Book Deal for Pantsuit Nation, Facebook Page Supporting Hillary Clinton



Pantsuit Nation began in late October as a secret Facebook group for supporters of Hillary Clinton (and pantsuit enthusiasts). After the election, it became a place for members to commiserate over their shock and disappointment.

Now Pantsuit Nation is becoming a book.

The group’s founder, Libby Chamberlain, 33, who lives in Brooklin, Me., is publishing a book based on the Facebook page with Flatiron Books on May 9.

Ms. Chamberlain said she’s aiming to amplify the collective voices of the women who shared their stories of overcoming or facing sexism, racism or xenophobia. Rather than organizing the posts into thematic sections, the book will maintain the random, serendipitous feel of scrolling through a Facebook page, with a mix of long and short posts interspersed with images. More of a curator or editor than author, Ms. Chamberlain will draw from some of the images and stories that the group’s members have posted.

Ms. Chamberlain started the group on Oct. 20 as a rallying place for Clinton supporters. At the time, she was working part-time in school administration and caring for her two young children.

“One of my goals was to reclaim the pantsuit as something empowering and revolutionary and exciting,” she said.

It quickly exploded. The group gained 2.5 million members in less than three weeks, and more than a million joined on Nov. 8, when members posted images of themselves decked out in pantsuits and heading to the polls. It now has nearly four million members.

After Donald J. Trump’s victory, Ms. Chamberlain felt devastated, but grew more determined to turn the group into something lasting, particularly after Mrs. Clinton referenced Pantsuit Nation in her concession speech when she thanked supporters “who knocked on doors, talked to neighbors, posted on Facebook — even in secret, private Facebook sites.”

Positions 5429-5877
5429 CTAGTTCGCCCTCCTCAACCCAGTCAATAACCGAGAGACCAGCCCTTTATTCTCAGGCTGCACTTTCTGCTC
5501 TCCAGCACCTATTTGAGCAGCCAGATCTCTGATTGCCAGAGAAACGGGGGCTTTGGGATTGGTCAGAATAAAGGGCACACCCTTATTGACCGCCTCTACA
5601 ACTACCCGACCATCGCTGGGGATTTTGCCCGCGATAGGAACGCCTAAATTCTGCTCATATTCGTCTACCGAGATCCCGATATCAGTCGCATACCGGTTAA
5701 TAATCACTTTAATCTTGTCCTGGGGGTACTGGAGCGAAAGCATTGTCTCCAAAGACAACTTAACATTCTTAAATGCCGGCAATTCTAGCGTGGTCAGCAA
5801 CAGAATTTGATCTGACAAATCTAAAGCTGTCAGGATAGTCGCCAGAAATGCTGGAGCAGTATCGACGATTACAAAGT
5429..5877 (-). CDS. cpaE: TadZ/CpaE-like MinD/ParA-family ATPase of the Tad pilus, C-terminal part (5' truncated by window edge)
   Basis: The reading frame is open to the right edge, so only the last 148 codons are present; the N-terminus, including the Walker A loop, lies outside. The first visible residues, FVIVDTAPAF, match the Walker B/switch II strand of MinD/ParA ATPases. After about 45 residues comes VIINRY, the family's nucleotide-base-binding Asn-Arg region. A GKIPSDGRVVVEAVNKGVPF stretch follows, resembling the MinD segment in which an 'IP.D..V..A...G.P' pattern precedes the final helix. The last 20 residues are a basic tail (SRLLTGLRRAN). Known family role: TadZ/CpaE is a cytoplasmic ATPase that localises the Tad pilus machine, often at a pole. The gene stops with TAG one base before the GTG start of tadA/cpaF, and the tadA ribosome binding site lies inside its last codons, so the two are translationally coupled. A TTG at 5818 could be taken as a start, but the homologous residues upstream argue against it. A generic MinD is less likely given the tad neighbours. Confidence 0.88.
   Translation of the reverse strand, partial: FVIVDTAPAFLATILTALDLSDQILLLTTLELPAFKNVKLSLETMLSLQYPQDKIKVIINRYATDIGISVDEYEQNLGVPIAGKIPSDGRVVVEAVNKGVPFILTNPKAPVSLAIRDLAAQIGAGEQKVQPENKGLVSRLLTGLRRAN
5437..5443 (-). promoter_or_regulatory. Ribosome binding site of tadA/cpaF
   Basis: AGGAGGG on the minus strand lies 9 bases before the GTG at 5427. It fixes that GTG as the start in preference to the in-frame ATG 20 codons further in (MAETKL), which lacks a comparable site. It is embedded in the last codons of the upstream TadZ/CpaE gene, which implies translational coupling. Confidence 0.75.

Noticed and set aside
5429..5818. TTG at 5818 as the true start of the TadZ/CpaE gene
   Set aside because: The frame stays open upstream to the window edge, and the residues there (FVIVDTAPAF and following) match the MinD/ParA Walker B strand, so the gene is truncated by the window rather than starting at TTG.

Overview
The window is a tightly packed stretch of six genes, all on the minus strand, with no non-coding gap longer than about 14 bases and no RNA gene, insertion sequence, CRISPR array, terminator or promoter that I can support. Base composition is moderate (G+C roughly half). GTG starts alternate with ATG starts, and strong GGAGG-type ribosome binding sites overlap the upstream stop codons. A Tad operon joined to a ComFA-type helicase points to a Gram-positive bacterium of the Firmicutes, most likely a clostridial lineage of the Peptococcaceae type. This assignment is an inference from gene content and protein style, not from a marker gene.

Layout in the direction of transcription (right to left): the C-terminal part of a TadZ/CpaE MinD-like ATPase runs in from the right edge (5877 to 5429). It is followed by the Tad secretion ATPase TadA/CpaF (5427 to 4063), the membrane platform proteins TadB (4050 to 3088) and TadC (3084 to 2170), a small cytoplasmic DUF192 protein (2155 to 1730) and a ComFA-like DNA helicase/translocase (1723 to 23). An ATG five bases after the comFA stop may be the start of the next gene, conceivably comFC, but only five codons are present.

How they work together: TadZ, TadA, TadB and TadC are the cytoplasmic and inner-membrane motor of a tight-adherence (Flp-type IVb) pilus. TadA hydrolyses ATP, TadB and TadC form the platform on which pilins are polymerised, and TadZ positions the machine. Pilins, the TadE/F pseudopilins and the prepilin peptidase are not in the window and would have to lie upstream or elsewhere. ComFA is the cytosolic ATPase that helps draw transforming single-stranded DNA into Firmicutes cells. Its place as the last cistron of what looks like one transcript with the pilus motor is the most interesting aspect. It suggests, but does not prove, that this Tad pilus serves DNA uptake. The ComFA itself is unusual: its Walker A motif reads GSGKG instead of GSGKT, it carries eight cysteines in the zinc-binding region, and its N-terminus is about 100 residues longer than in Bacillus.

“I chose to interpret that as a direct call to action for Libby Chamberlain,” she said. “I’m not conceited enough to think she’s speaking directly to me, but I chose to hear it that way.”

She hired a literary agent, Jennifer Rudolph Walsh, to help her field inquires from agents and publishers, and quickly struck a deal with Whitney Frick, executive editor of Flatiron Books. “This is so much more than a book about one candidate or even one election,” Ms. Frick said.

In a Facebook post announcing the book news to the group, Ms. Chamberlain emphasized that the book was a collective effort, calling it “a book BY YOU.”

“I believe Pantsuit Nation was more important on the morning of Nov. 9 than it was on the morning of Nov. 8,” Ms. Chamberlain wrote. “Our charge and mission going forward are no less than changing the course of this country’s history. And we’ll do it through stories.”

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